from the but,-why? dept
Last fall, we wrote about some plans by the police in Austin, Texas to go wardriving to find open WiFi networks and pressure people into locking up those networks. After a bunch of people got upset about this, noting that open WiFi isn’t a crime, the police backed down. However, it appears other police don’t have any such qualms. As pointed out by Slashdot, police in Queensland, Australia are doing a similar wardriving campaign. The official announcement of the program greatly exaggerates the risk here:
Detective Superintendent Brian Hay said police have identified a large number of homes and businesses within the greater Brisbane area with wireless connections that are not secure or have limited protection. These people may as well put their bank account details, passwords and personal details on a billboard on the side of the highway.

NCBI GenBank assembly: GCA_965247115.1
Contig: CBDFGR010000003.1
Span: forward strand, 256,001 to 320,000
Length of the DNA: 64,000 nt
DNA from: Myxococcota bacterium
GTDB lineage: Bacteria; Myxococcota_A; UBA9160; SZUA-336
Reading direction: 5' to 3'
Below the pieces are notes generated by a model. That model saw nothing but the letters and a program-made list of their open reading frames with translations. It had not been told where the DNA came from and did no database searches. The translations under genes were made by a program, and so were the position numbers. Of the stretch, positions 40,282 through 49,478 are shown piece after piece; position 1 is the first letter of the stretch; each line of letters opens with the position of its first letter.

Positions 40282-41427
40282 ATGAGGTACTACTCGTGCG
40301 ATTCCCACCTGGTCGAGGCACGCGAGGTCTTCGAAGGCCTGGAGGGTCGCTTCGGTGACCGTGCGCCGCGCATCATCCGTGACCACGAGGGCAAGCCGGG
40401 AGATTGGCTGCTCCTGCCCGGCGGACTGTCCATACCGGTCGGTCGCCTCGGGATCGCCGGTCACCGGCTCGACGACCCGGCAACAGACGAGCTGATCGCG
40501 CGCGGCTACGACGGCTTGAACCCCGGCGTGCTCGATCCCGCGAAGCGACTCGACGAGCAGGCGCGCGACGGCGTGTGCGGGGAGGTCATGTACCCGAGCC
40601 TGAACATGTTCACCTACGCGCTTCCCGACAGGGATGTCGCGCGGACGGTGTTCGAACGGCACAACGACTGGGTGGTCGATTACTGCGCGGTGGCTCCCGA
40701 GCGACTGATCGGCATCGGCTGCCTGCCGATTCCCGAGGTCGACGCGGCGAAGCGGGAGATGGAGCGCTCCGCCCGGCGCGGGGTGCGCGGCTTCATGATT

Except that’s really not necessarily true. Banks and most sites that require passwords have long known to make use of SSL encryption. It’s not perfect, but it’s not posting your password on a billboard on the side of the highway by a long shot.
“Unprotected or unsecured wireless networks are easy to infiltrate and hack. Criminals can then either take over the connection and commit fraud online or steal the personal details of the owner. This is definitely the next step in identity fraud.”
That could be true in some cases, but it’s not absolutely true, and plenty of people can be perfectly safe using open WiFi with a few common sense precautions. It’s sad that the police would exaggerate like this.